What’s clear throughout the history of open source and free software is that there are projects and goals that are best initiated as open source or free software. Projects that consist of the underlying infrastructure— kernels, toolchains, webservers, computer languages, database software, content management systems, web browsers, disaster management software, supercomputing and similar initiatives have greatly benefited from being open source projects. They are mostly stable, and powerful systems. Linux for example serve as foundation for mobile phone Operating Systems like Android. It also forms the underlying infrastructure of WebOS, HP/Palm’s mobile operating system. The marriage of FreeBSD and NetBSD parts form NEXTStep, which eventually morphed into Darwin, an open source POSIX-compliant OS by Apple.
What’s also clear is that these common infrastructure all benefit from Open Standards and Open Source software.
User interfaces on the other hand have failed to be successful open source initiatives. Applications like Office Suites, Photo Editing software for the most haven’t been successful. Industry specific software like CAD, Search Engines have been more successful as proprietary and commodity systems.
What’s also clear is that the more successful Open Source projects are the ones that have added value on top of them. Some of them make it easier for users to install and manage an open source software like Red Hat, which makes money out of offering support and training services for Linux installs. Linux stacks and linux servers mixed with say, Google’s secret sauce search technology have proven to be a killer combination of open and proprietary system. Open source operating systems like Darwin for example become successful when married with proprietary technology. Making software pretty and polished is what proprietary systems seem to be best at.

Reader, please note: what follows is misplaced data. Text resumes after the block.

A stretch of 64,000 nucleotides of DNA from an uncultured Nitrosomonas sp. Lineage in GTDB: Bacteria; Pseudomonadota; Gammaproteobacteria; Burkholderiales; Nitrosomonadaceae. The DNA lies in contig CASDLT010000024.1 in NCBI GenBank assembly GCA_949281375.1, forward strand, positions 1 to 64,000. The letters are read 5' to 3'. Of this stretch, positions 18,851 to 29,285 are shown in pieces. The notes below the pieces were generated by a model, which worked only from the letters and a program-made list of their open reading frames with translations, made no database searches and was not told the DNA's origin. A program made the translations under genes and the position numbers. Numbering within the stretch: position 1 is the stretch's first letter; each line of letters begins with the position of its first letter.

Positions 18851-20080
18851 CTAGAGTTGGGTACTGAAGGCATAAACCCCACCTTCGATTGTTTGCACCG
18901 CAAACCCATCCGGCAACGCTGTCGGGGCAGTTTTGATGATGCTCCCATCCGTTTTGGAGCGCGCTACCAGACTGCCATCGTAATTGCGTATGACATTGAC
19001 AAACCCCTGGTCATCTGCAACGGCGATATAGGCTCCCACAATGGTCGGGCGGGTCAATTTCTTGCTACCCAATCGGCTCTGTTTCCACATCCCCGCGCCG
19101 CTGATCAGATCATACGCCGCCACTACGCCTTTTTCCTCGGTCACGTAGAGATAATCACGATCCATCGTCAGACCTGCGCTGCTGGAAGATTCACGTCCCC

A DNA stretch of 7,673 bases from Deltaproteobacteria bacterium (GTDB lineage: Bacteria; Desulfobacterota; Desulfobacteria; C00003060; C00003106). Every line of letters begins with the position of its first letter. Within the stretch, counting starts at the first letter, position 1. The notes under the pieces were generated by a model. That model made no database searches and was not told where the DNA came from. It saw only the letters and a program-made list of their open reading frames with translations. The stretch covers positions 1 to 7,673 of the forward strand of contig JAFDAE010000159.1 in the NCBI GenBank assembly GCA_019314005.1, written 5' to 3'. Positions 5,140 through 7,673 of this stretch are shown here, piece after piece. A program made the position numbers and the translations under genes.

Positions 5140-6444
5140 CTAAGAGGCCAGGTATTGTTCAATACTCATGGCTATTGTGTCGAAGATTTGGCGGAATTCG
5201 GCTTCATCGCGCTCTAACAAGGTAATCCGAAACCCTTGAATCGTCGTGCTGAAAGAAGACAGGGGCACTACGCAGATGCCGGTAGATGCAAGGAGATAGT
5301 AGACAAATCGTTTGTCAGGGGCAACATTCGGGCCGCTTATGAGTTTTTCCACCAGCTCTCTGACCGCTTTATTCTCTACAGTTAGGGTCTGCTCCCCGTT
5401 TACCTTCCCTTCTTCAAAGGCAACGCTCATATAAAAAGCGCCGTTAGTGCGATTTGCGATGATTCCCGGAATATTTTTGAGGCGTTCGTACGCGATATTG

Webkit is now the browser of choice that serve as underlying foundation for mobile browsers on iOS, Google Chrome, Palm, Nokia, Samsung and Blackberry just to name a few.
Free and open source software is the best way to get jumpstarted making a variety of things. They serve as excellent building blocks. To say though that free software is the only way to make software is incorrect. Sometimes, all it takes is making APIs and tools freely available, not so much as the software itself. Twitter for example thrives on free APIs that multitude of closed-source clients tap into to get to the tweetstream. To say that proprietary software is “better” is likewise incorrect, as the whole history of Windows reveals. The truism, “Right tools for the right job,” is perhaps the best way to describe the middle way.
Perhaps what’s missing in the generations old struggle between understanding free and open source software and the never-ending battle against proprietary and closed system isn’t that Free software should be a universal right, because they’re methodologies on how to create software, and instead we need to focus to make Hacker Ethics universal. In the end what matters, is that software freedom isn’t just about transparency and accountability, I think is that software freedom day ought to be a celebration of the hacker ethic.
Everyone should have access to computers, and today, the Internet because they do teach something about the way the world works. And everyone should get a chance to have a hands-on experience at it. That the Internet and computers could make your life for the better must be enjoyed by every human being.
That access to information is free.
That a thirst for knowledge should be encouraged and that quest must be given the least amount of resistance.
That meritocracy is the barometer we rate everyone.
That art and beauty can be found in the code— pride in the beauty of the code you create as much as there is truth and beauty in things one creates from a computer.
That these should be universal and free.
This, in my humble opinion is why we celebrate software freedom day.
“Open Source,” by XKCD, some rights reserved.
This was syndicated from Cocoy Chronicles.